“I remember the exact day the switch flipped,” Verna recalled. “I was sitting down to a steak dinner and this voice inside me said with no uncertainty, ‘You’re all done.’ Suddenly, meat looked ‘dead’ to me, and I knew I didn’t want it in my body. And just like that, I was done and never looked back.”
In her life, not eating meat has allowed her to feel physically lighter and saves her money at the grocery store.
While Verna acknowledges this is right for her, she never wants others to feel like she is pushing her views onto them.
“We all have to make these choices for ourselves,” Verna said.
When it comes to Thanksgiving, she says she is fortunate to have only received encouragement and acceptance for her dietary choices.
“The only aspect of my Thanksgiving that has changed is that I don’t eat turkey or gravy,” Verna said. “I can still indulge (too much!) in all the side dishes and desserts, so the festivities don’t seem different at all.”
For those vegans/vegetarians trying to navigate the holiday by finding food they can eat, she advises being the one to bring the food you love — whether it falls into the context of conventional Thanksgiving food or not.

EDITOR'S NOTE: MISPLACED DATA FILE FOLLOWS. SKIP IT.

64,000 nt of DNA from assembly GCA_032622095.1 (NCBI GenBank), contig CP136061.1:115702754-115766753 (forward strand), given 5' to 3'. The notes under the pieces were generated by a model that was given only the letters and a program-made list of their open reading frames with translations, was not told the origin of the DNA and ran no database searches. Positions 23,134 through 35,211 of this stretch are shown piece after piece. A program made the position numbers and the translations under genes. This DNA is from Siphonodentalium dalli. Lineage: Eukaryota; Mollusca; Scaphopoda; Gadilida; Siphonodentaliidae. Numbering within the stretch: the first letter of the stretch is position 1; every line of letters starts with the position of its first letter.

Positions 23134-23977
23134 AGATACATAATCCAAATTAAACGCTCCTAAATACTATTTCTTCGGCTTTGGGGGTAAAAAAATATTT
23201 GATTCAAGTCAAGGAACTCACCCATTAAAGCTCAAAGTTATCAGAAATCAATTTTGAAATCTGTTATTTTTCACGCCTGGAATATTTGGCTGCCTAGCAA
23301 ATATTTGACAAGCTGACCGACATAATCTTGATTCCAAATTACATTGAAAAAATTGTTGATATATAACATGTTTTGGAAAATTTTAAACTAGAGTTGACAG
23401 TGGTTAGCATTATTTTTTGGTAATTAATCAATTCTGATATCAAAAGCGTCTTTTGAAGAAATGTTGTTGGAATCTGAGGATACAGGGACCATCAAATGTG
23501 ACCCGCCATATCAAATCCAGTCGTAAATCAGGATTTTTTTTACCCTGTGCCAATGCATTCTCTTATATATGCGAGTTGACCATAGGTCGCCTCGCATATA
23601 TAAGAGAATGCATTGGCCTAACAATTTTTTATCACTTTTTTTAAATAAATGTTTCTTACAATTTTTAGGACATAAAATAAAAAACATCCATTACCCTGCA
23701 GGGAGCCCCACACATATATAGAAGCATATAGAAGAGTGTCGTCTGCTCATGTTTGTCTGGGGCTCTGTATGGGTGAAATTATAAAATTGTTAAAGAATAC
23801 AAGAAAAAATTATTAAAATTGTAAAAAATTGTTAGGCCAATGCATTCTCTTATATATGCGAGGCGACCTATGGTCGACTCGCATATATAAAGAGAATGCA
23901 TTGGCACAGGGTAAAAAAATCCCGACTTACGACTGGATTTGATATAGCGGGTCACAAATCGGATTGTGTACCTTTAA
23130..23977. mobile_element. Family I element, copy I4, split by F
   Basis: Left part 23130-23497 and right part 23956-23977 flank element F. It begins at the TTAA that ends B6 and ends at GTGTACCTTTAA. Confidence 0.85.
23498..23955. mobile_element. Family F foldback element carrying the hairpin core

“If you love peanut butter and jelly sandwiches and they make you feel happy and grateful, then that sounds like a perfect Thanksgiving addition to your menu,” Verna said.
She also notes that for more traditional Thanksgiving dishes, people can try “adding nuts or seeds to Brussel sprouts, salads, or other vegetable dishes; hearty soups with lentils or beans, and roasted dishes that are very filling like potatoes, onions, and carrots.”
Most of all, it is important to be respectful to all and remember what the day is supposed to be about.
“Thanksgiving is a time to be thankful for the food we eat, the people we share it with, and the bounty this Earth gives us every day,” Verna said. “If someone questions or opposes a dietary or lifestyle choice, it’s probably time to find new people to spend the holiday with.”